Sexuality and cancer (ages 12 and 13)

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Learn about sexuality and how it can be impacted by a cancer diagnosis and treatment. You can also find information on making safer choices about sex.

Key points

  • Sexuality refers to having sexual feelings and experiences, and can include your body reproductive organs, biological sex assigned at birth, gender, sexual orientation, and desire for sex.
  • Part of healthy sexuality includes having personal control to make choices that are right for you and having agency or the ability to act on those choices, including giving consent.
  • Cancer can affect your sexuality by impacting your self-image, affecting sexual development (including sex organs), causing pain, and more.
  • You do not need to tell your partner that you had cancer if you do not feel comfortable.

What is sexuality?

Sexuality is important. It is a normal and healthy part of being a human. Sexuality means having sexual feelings and experiences. Sexuality includes the following.

  • Bodies and our reproductive organs
  • Biological sex assigned at birth (male or female): what physical body parts, chromosomes and hormones you have
  • Gender: whether you identify as being a boy, a girl, both, neither, or somewhere else along the gender spectrum (your gender may be the same as or different from the biological sex you were assigned at birth; gender can be a fluid definition and may change over time)
  • Sexual orientation: used to describe different types of sexual attraction, commonly categorized as:
    • Heterosexuality: attraction between persons of opposite sex or gender
    • Homosexuality: attraction between persons of the same sex or gender
    • Bisexuality: attraction to both males and females
    • Pansexuality: attraction to people of any sex or gender
    • Asexuality: lack of sexual attraction to others
  • Desire (or lack of desire) for sex

We experience and express our sexuality through:

  • our body image
  • our sexual desires, fantasies, and the way we experience sexual pleasure
  • our sexual behaviours
  • sexual or intimate relationships
  • our beliefs and ideas about love and sexual relationships

Our sexuality is influenced by many things, including our culture, family, community, experience, spirituality, religion and biology.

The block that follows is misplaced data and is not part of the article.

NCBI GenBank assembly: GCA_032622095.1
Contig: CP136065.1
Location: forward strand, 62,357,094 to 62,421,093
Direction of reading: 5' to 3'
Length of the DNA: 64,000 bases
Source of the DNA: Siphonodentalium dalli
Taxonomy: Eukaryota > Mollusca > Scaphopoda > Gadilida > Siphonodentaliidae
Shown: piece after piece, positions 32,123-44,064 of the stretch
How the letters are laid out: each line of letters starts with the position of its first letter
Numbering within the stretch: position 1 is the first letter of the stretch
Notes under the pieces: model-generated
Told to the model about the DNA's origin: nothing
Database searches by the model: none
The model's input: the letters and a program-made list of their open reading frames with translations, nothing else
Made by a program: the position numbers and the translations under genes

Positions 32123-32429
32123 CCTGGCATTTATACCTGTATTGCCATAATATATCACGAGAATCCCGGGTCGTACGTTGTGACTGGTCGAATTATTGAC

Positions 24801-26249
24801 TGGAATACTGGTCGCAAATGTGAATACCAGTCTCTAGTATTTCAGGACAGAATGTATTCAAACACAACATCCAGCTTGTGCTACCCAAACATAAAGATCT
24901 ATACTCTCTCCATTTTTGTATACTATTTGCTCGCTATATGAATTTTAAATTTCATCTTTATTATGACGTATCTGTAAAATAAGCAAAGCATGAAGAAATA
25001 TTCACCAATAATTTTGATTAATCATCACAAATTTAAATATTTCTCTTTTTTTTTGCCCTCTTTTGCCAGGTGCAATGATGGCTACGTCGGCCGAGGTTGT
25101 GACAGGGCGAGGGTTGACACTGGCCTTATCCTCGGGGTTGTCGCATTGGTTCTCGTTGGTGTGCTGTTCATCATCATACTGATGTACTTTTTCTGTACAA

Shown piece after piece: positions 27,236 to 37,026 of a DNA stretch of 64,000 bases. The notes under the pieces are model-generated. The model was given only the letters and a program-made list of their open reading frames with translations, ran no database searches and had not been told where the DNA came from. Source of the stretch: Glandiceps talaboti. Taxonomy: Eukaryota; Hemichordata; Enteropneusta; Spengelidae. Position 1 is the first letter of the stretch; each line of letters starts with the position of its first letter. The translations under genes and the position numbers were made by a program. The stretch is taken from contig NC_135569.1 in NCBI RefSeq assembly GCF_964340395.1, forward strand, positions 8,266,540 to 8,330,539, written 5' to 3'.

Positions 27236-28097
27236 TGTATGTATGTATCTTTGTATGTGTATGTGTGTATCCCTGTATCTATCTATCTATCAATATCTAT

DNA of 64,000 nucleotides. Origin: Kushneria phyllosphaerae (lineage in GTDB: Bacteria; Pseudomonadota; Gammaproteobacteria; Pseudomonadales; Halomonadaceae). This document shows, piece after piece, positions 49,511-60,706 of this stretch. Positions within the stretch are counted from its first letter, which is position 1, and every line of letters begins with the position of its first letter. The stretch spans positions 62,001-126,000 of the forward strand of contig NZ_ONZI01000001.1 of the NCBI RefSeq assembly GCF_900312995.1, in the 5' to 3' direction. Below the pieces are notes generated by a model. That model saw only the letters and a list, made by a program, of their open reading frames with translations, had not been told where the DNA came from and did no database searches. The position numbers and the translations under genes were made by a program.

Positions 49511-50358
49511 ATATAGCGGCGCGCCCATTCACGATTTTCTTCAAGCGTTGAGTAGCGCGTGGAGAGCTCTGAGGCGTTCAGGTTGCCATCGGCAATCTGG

What is healthy sexuality?

There are as many ways to express sexuality as there are people in this world. How you express your sexuality is completely up to you. Healthy sexuality is a source of pleasure and makes you feel good.

Central to healthy sexuality is a sense of personal control and agency. Personal control is the ability to make the choices that are right for you and agency is the ability to act on those choices, including giving consent, and define yourself sexually. To make smarter, safer choices that are right for you, you need to know the facts. Read on to learn more about healthy sexuality when you have or have had cancer.

At your age, sexuality is something that you are probably feeling and thinking about.

How can cancer affect my sexuality?

  • Having any type of health condition can make you feel different from your peers and change how you see yourself.
  • Your experience with cancer can influence your social relationships and how you relate to others.
  • Cancer can impact your sex organs and sexual development. Treatment can affect how your sex organs function, including lowering the levels of your hormones. Treatment side effects may go away with time, or they may be permanent. Even though it can be hard to talk about this, discussing it with a member of your health-care team is a good idea because they can tell you about the therapies that are available.
  • Pain resulting from cancer or treatment can reduce your interest in sex and the pleasure you experience.
  • Cancer and treatment can impact your body image and confidence and how attractive you feel, as well as your sexual desire.